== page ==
Hi all. I've found a very interesting paper from 2017 that documents a very low-cost and easy intervention for increasing the efficacy of fabric or surgical masks for catching and de-activating viral aerosols. I'll summarize it briefly and hopefully Dr Bromage & others with more domain expertise can review & comment, because if it does what it says on the label this should be much more widely known. The citation is:
Quan, F., Rubino, I., Lee, S.et al.Universal and reusable virus deactivation system for respiratory protection.Sci Rep7,39956 (2017). https://doi.org/10.1038/srep39956 This group found that if you take a regular surgical mask and soak it in a 30% NaCl solution, then let it dry completely, a crystalized salt coat forms on the fibers of the mask. This makes them hydrophilic: they catch virus-bearing aerosol droplets much more readily, and the water from the droplets temporarily dissolves some of the salt. As the water then evaporates again, the salt recrystalizes -- trapping the virus in the salt, where the sheer osmotic pressure then deforms and tears the membrane envelope of the virus apart, deactivating it in ~3 minutes. Very cool.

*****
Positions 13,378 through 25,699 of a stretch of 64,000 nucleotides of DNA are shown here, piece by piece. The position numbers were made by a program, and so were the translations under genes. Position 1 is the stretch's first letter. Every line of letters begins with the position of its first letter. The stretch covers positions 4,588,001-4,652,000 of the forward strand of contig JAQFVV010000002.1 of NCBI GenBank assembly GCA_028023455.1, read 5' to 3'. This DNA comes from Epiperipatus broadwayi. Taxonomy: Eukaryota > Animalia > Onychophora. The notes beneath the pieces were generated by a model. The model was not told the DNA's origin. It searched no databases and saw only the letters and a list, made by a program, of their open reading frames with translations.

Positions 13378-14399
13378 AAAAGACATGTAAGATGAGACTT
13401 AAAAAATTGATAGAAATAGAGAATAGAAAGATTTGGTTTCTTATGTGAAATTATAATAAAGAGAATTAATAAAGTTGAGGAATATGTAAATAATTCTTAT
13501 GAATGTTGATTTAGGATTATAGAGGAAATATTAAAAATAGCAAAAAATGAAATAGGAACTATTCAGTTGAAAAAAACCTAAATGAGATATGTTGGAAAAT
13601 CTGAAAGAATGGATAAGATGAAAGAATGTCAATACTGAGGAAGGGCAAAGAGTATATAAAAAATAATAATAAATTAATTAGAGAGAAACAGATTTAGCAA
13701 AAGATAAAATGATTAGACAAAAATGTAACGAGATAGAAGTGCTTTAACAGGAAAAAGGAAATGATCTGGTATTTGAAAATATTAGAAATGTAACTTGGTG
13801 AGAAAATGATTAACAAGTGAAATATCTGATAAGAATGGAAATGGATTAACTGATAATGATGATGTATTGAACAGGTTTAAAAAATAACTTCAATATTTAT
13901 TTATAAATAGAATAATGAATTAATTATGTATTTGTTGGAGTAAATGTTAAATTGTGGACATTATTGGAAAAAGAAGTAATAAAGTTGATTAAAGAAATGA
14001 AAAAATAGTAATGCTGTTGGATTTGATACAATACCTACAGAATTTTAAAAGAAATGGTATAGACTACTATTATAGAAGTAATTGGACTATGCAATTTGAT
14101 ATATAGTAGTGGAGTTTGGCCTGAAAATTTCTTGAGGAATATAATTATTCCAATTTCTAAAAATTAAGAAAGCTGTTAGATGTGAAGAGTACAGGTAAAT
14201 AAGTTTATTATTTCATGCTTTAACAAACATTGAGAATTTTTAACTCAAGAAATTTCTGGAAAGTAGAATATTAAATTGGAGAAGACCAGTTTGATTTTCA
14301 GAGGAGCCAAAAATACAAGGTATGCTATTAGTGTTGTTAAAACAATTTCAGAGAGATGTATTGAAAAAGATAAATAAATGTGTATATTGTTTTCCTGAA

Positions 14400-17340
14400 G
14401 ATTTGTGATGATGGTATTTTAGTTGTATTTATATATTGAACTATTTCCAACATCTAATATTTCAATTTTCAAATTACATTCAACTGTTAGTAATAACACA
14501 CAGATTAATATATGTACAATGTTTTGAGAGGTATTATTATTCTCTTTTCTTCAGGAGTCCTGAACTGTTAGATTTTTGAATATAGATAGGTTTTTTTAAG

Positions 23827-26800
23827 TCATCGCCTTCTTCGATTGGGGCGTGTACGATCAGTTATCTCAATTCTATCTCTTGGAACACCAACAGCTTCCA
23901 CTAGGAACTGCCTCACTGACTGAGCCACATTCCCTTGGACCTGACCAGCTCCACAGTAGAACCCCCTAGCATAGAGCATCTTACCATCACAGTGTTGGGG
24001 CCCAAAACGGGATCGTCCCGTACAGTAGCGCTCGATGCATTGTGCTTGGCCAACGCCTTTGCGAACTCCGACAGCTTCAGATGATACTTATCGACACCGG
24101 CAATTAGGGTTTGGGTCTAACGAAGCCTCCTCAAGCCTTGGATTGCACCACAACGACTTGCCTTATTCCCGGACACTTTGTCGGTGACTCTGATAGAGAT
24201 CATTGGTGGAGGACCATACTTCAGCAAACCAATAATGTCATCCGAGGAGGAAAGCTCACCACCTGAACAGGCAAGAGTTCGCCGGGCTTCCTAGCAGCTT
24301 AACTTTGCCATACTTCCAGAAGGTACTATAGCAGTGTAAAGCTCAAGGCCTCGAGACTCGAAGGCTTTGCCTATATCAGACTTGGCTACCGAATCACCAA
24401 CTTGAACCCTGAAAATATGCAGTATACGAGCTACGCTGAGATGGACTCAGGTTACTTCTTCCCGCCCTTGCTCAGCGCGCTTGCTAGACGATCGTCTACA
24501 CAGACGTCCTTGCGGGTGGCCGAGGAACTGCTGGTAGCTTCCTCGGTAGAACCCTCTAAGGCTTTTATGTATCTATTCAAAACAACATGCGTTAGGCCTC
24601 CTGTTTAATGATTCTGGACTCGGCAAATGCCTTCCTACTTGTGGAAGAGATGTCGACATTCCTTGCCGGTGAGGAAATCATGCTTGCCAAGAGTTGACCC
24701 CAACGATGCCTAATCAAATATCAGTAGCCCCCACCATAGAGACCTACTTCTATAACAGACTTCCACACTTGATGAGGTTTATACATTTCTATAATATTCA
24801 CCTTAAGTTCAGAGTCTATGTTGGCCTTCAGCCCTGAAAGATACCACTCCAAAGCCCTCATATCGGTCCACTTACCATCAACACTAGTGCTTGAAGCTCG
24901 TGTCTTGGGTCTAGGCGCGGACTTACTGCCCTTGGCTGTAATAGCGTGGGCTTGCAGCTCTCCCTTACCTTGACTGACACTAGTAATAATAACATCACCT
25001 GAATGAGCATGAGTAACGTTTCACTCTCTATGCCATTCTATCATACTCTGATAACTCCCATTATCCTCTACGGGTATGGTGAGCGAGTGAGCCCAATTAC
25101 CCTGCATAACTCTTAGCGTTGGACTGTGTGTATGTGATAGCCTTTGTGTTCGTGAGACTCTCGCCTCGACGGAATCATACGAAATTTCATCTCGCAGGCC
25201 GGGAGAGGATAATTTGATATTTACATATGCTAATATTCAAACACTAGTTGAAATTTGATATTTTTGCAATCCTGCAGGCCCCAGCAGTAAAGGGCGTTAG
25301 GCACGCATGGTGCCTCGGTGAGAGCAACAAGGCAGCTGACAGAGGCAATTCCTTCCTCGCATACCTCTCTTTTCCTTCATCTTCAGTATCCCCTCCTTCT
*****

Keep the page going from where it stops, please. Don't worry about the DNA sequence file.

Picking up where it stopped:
Using reclaimed H1N1 from the treated & untreated masks, they infected rodents and showed that those who got the virus from the untreated masks had the same death rate as the control group (100% by day 10), whereas the salted mask group had a 0% fatality rate. *Very* cool.
They used a couple of different strains of influenza in the experiments, but theoretically this should work the same for coronaviruses, no? One small detail: they actually used a 29% NaCl and 1% polysorbate surfactant solution, but the surfactant is only there to ensure even distribution of the salt adhering to the mask, and I don't think it's necessary. In a pinch, a drop of household detergent should have much the same effect, no?
Anyway, I would very much appreciate it if Dr Bromage or anyone else with some relevant expertise could weigh in on this; I have undergrad level chemisty, biology, and stats and know how to read research papers, but I'm not a professional. If this works as advertised, I think everyone should know about it. Cheers.